Bridging the Gap: Identifying and Addressing Social Determinants of Health
Health-related social needs such as stable housing, food security, protection from interpersonal violence, and transportation are key drivers of health care utilization and cost, yet it is often difficult for health care providers and systems to identify such needs and connect patients with appropriate services. To help bridge this gap between clinical care and community services, the Center for Medicare & Medicaid Innovation (Innovation Center) in the Centers for Medicare & Medicaid Services (CMS) launched the Accountable Health Communities (AHC) Model. The AHC Model initiative is an opportunity to apply a standard approach to identifying and addressing health-related social needs among Medicare and Medicaid beneficiaries in an effort to reduce health care utilization and cost.
Systematic implementation of the AHC Model as well as robust learning systems, technical assistance, and evaluation will help CMS determine the effect of identifying and addressing health-related social needs. Together with Ascend IST, the Center for Health Care Strategies, and HealthBegins, Mathematica Policy Research will provide community groups, known as “bridge organizations,” with educational content and technical assistance to help them effectively partner with clinical organizations and community service providers. Bridge organizations, selected by the CMS Innovation Center through a competitive grant process, will identify beneficiaries’ health-related social needs and help them access appropriate services. These bridge organizations serve rural and urban communities in 193 counties across 23 states. The organizations selected by CMS include provider organizations, academic institutions, and local governments.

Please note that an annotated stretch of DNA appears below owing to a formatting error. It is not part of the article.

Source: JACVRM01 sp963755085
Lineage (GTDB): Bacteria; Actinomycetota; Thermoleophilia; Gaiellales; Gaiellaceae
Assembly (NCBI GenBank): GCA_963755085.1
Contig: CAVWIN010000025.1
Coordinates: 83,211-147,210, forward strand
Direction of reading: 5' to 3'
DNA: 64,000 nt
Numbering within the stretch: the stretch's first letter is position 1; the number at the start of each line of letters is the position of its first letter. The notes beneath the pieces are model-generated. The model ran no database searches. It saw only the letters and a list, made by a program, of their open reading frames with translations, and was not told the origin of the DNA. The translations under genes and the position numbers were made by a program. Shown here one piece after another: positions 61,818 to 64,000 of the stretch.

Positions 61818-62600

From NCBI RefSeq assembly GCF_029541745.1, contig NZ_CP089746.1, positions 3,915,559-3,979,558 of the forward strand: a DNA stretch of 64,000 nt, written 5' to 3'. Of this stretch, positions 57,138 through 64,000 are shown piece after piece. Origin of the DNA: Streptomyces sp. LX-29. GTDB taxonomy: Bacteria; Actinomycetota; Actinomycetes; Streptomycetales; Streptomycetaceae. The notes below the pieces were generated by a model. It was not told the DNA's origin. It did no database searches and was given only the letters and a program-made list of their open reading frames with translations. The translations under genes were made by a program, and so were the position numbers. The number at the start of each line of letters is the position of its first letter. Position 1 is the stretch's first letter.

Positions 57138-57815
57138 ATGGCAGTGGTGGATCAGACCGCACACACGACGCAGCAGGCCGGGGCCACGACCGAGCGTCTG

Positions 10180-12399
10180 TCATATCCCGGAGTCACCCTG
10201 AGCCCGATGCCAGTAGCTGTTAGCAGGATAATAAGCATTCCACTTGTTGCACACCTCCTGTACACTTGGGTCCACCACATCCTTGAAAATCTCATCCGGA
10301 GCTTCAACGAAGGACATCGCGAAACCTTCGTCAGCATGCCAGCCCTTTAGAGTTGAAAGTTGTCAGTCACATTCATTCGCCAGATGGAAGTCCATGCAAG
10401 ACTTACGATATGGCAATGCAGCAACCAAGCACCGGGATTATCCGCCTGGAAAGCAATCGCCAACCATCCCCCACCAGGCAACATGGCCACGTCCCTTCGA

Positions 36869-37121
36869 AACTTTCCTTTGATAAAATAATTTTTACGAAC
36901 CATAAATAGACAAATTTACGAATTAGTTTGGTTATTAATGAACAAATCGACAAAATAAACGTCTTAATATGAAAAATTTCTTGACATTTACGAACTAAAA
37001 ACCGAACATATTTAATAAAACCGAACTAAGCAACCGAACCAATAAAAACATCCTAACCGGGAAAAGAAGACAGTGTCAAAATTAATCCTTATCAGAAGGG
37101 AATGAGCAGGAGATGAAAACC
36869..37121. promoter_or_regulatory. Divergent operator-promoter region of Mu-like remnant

Mathematica and its partners will assist the CMS Innovation Center in testing and disseminating a screening tool and guide for assessing health-related social needs, implement a learning system, and provide technical assistance for the AHC bridge organizations. Mathematica and its team of experts will also monitor the bridge organizations’ progress and compliance with program rules, and they will collect and analyze program data to inform the learning system curriculum and program implementation. An independent evaluation will determine the impact of the model on quality of care and spending, including total health care costs and inpatient and outpatient health care utilization.
“The AHC Model is a promising approach to integrating clinical care with social service supports,” according to Mathematica’s Craig Schneider, director of the AHC Model Implementation, Learning System, Technical Assistance, and Monitoring project. “By supporting the local bridge organizations in more effectively identifying and addressing health-related social needs, we look forward to helping the CMS Innovation Center reduce health care costs for Medicare and Medicaid and improve the health of their beneficiaries.”